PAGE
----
Newspaper article The Florida Times Union

Salvation Army Sends 2 Teams from Area; Jacksonville Residents Worry about Loved Ones in the Hurricane's Path

Newspaper article The Florida Times Union

Salvation Army Sends 2 Teams from Area; Jacksonville Residents Worry about Loved Ones in the Hurricane's Path

Article excerpt

Byline: JESSIE-LYNNE KERR and JIM SCHOETTLER

In its biggest deployment since Hurricane Katrina struck the central Gulf Coast three years ago, The Salvation Army in Florida is dispatching teams to Texas' Gulf Coast to help respond to Hurricane Ike.

Disaster volunteers from the Jacksonville area are among those being sent to help the thousands of people fleeing coastal zones as some Jacksonville residents with ties to the Galveston, Texas, area nervously watch the storm's path and hope loved ones escape harm.

The Northeast Florida Command is sending two teams of volunteers along with two canteens, or mobile kitchens. One is from Jacksonville and left Friday and the other is from St. Augustine, according to Jim Arrowood, area commander.

Other teams are being dispatched from Miami, Daytona Beach, Orlando and Citrus County.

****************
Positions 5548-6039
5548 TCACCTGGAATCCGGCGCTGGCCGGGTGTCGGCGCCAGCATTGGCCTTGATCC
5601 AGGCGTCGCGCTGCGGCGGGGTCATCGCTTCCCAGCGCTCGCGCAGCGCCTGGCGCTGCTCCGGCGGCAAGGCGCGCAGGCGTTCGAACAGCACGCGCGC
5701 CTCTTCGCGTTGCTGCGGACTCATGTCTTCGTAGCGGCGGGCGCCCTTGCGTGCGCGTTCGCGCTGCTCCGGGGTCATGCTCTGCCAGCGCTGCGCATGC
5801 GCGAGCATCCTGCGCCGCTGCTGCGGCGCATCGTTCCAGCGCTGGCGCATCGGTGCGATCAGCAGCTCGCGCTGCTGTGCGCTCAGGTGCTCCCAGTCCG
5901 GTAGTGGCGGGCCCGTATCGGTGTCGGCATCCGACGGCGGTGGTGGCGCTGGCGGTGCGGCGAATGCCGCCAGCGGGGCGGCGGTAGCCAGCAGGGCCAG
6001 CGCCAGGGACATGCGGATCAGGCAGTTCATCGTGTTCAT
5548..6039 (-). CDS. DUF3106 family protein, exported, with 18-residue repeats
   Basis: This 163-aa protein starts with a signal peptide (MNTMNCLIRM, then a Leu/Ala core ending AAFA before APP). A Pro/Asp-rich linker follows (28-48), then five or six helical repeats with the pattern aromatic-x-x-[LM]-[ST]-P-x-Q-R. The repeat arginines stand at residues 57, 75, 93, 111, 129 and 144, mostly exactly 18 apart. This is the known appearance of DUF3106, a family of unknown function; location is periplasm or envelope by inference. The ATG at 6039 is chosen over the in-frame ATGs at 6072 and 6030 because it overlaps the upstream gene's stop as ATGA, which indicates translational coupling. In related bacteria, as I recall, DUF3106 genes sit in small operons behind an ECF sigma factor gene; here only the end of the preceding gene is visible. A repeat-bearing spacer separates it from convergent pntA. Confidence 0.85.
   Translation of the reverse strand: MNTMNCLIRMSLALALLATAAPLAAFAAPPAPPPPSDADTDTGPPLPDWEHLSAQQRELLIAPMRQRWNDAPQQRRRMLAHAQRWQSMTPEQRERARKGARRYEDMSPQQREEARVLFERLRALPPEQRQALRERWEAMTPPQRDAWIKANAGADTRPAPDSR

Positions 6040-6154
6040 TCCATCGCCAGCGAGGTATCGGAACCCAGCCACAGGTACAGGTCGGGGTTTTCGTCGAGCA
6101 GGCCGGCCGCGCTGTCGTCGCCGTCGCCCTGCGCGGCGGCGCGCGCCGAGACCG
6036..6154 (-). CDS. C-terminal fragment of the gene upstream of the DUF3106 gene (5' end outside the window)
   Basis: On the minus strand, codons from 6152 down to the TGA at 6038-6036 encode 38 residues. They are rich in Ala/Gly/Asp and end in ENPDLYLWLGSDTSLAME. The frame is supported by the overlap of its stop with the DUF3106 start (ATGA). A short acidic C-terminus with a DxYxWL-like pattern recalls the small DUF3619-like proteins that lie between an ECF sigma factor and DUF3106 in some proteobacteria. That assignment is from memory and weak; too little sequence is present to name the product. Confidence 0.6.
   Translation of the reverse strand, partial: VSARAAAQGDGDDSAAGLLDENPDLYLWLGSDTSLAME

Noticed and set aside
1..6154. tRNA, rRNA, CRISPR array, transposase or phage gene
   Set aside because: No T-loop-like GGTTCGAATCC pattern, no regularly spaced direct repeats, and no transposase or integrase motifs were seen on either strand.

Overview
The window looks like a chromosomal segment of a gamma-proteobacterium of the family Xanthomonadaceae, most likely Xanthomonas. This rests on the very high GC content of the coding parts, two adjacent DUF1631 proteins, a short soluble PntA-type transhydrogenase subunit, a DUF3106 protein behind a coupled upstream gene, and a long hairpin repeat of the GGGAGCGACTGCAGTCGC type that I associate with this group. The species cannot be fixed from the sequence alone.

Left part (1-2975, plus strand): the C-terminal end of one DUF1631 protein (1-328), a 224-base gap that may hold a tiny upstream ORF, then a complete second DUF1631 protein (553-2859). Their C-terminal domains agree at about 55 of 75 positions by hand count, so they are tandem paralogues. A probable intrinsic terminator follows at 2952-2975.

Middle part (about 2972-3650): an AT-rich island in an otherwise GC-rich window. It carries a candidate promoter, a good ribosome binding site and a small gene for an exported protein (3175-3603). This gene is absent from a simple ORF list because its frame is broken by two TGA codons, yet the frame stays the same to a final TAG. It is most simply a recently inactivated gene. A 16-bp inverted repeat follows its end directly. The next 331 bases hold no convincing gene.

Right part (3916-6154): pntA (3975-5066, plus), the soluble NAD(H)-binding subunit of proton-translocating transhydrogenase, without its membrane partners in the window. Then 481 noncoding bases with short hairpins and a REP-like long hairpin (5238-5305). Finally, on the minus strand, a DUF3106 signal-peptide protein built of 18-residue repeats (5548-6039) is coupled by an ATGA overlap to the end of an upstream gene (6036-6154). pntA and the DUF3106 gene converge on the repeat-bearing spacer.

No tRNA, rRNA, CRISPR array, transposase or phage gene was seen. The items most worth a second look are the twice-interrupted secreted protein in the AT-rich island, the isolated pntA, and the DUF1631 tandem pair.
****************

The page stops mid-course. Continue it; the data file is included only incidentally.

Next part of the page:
The Jacksonville team is being sent to Tyler, Texas, where it can prepare 2,500 meals a day, according to Jill Black, Jacksonville spokeswoman for The Salvation Army. The team went with enough food for three full days of breakfast, lunch and dinner for victims, volunteers and emergency personnel. After three days, fresh food supplies will be obtained in Texas, Black said. Once the hurricane passes, the team can be relocated to an area in need.

The St. Johns County canteen will leave today with volunteers from the Clay County Corps and can prepare and serve 1,500 meals a day, Black said.

Both canteen teams will stay in Texas for two weeks before being relieved by other volunteers, she said.

The American Red Cross has disaster specialists on standby in Jacksonville, spokeswoman Christian Smith said, but the earliest they would leave would be after the danger has passed.

Jacksonville lawyer Darold Goodwin grew up in Beaumont, Texas, where his parents and a brother still live. Goodwin said he remembers weathering Hurricane Alicia in 1983, during which he drove into Houston and watched as plate glass windows blew out on skyscrapers. …

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